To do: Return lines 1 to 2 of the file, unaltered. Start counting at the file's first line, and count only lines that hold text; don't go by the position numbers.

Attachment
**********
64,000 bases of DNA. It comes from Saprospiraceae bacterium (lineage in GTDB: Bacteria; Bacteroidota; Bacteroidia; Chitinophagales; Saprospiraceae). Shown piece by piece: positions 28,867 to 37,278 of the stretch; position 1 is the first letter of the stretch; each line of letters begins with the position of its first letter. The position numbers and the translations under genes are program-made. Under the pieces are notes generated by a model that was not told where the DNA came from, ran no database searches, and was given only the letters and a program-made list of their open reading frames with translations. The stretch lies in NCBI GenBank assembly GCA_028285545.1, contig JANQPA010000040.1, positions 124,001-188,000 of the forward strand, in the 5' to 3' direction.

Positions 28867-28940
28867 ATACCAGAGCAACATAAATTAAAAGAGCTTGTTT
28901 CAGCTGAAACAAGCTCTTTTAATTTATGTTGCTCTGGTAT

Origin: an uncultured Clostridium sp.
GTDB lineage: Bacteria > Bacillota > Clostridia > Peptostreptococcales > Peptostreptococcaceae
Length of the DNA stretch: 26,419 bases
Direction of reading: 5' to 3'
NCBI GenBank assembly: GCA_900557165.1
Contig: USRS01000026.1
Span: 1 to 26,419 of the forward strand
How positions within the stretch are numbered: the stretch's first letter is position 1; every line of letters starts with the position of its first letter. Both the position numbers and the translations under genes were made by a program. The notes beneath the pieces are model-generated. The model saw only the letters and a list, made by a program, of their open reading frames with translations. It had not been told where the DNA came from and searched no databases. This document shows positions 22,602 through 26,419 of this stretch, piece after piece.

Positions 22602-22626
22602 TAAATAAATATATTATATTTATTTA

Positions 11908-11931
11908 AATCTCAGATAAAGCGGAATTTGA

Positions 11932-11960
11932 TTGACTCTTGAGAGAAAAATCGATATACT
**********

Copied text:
64,000 bases of DNA. It comes from Saprospiraceae bacterium (lineage in GTDB: Bacteria; Bacteroidota; Bacteroidia; Chitinophagales; Saprospiraceae). Shown piece by piece: positions 28,867 to 37,278 of the stretch; position 1 is the first letter of the stretch; each line of letters begins with the position of its first letter. The position numbers and the translations under genes are program-made. Under the pieces are notes generated by a model that was not told where the DNA came from, ran no database searches, and was given only the letters and a program-made list of their open reading frames with translations. The stretch lies in NCBI GenBank assembly GCA_028285545.1, contig JANQPA010000040.1, positions 124,001-188,000 of the forward strand, in the 5' to 3' direction.

Positions 28867-28940